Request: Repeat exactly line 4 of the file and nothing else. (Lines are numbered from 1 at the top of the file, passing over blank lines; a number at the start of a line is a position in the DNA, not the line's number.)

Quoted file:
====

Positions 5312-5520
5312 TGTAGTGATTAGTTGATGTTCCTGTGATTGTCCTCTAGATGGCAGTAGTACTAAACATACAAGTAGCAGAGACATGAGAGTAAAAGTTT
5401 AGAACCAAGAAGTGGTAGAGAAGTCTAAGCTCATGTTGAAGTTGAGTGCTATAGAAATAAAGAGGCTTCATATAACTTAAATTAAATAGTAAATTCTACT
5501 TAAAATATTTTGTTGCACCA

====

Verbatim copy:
5501 TAAAATATTTTGTTGCACCA